Brian's father is Gene Williams, a former member of the Platters, and Gene's father, Calhoun Williams, played piano with Duke Ellington. Brian, who grew up in Fresno, Calif., was only a year old when his parents divorced, but there was never any denying his genetic predisposition to make music. As a boy he listened to jazz in the mornings before school while his mother, Patricia Phillips, led him in yoga and meditation exercises. Brian and his stepfather, Ron Barker, had a rocky relationship, but Brian has always felt indebted to Barker for exposing him to artists such as Davis, John Coltrane and Cannonball Adderley.
At 16 Brian moved to Las Vegas to live with his father, who was still performing. "We'd travel to places like Reno and Tahoe when the Platters were on tour," Brian says, "and we'd hang out backstage and meet people like Lou Rawls. The Platters were playing hotels and clubs and casinos. When I got to college and then the pros, the glitz and the glamour never seemed foreign to me because I'd seen so much of it growing up."
Perhaps as a result, Williams likes to entertain. When parties at his house begin to drag, he's been known to break the monotony by banging on bongo drums or thumping the strings of his bass. If that doesn't get his guests going, he'll take out his sax and do his best imitation of the late Dexter Gordon playing 'Round Midnight.
Other nights Williams "just goes wherever the music is," as he says, and this inevitably has taken him to offbeat joints. When he was a student in Tucson, he often went out with his friend Ahmad ElHusseini, a student from Lebanon. It was ElHusseini's custom to kiss his friends upon greeting them, and soon word spread around campus that Williams, well-known at Arizona as a Romeo, was seen kissing a Middle Eastern man at a gay club. "But Brian a homosexual?" says ElHusseini, now 35 and a Beirut businessman. "This is ridiculous. If anything, I would like to see him like women less."
"Believe me, there are periods when the guy gets laid waiting for a bus," says Byrne. "It's almost like, 'Oops, I just got laid. The girl brought up room service, and, I don't know, it happened.' "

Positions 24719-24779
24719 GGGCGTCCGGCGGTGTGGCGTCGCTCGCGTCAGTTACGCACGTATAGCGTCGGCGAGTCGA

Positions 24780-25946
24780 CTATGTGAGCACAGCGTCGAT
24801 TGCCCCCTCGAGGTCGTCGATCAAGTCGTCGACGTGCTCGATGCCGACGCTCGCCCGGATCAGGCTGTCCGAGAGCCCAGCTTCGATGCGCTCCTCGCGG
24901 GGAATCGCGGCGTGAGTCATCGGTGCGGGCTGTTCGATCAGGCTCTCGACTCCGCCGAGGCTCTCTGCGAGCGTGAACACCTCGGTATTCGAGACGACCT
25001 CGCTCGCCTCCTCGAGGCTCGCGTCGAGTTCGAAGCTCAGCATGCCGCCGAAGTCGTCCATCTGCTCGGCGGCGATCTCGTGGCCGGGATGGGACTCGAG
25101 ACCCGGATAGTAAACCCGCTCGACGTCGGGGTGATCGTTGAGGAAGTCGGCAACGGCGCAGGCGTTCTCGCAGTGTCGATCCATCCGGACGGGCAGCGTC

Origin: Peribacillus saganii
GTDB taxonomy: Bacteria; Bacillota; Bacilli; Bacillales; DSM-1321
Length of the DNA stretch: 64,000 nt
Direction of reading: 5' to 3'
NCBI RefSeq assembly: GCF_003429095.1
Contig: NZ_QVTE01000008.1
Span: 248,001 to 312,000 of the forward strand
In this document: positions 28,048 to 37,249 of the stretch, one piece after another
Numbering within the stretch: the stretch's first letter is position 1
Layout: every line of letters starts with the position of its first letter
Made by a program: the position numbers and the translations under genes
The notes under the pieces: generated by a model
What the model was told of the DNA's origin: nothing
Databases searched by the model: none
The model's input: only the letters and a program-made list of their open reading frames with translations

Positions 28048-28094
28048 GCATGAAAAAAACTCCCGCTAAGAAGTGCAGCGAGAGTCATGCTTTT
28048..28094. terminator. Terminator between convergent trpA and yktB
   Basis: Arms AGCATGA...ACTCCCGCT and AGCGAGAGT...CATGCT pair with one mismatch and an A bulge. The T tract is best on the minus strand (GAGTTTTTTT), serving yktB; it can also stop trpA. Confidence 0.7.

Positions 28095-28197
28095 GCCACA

Despite his periodic visits to the after-hours scene, Williams seems to possess a mechanism that regulates the impulse to behave too badly. He might talk a lot, but he has no tattoos or tales of encounters with Madonna, and those times last year when he did party with Rodman, Williams was always the first to call it a night.
Williams recalls a conversation he had with Bulls coach Phil Jackson not long after Williams joined the team: "He pulled me aside and said, 'Listen, no matter what you do, don't try and keep up with Dennis, because he'll bury you.' "
Williams's time with the Bulls was so brief that it now has the sweet but slightly faded texture of a dream. He was signed by the team on April 2, after reserve center Bill Wennington was sidelined for the rest of the season with a nagging foot injury. Williams, a free agent coming off his best season (he had averaged 15.8 points and 7.6 rebounds with the Los Angeles Clippers), was available because he'd sat out 1996-97 after no team met his contract demands. The Clippers and other NBA clubs may have backed off because Williams had problems with his right knee. He had a bone spur removed from the knee in September '96, and while recuperating, he studied for his pilot's license and toured the globe. By the time the Bulls came calling, he was healthy and energized, having watched games during his time off with a new pair of eyes. "I was seeing things analytically," he says. "I'd taken the fan aspect out of it, and I was analyzing the art form of basketball. I was picking apart each play and seeing the game as I never had."
He played in only nine regular-season games and 19 postseason games with the Bulls. They were well into the playoffs before he'd worked off the rust and played himself back into shape, but after the Utah series, Scottie Pippen said Chicago probably wouldn't have won the title without Williams. After all, it was to him that the Bulls turned to help contain All-Stars Dikembe Mutombo, Alonzo Mourning and Karl Malone. Williams earned a meager $27,500 for his regular-season time in Chicago and $130,000 for the playoffs, but even he admits that his stay there was something of an exhibition, in which he demonstrated his value to potential employers.
"He gave the Bulls the speed and quickness they were looking for," says Mutombo. "One of Brian's biggest strengths is face-up moves. He turns and faces you, and if you don't watch out, he blows right by you."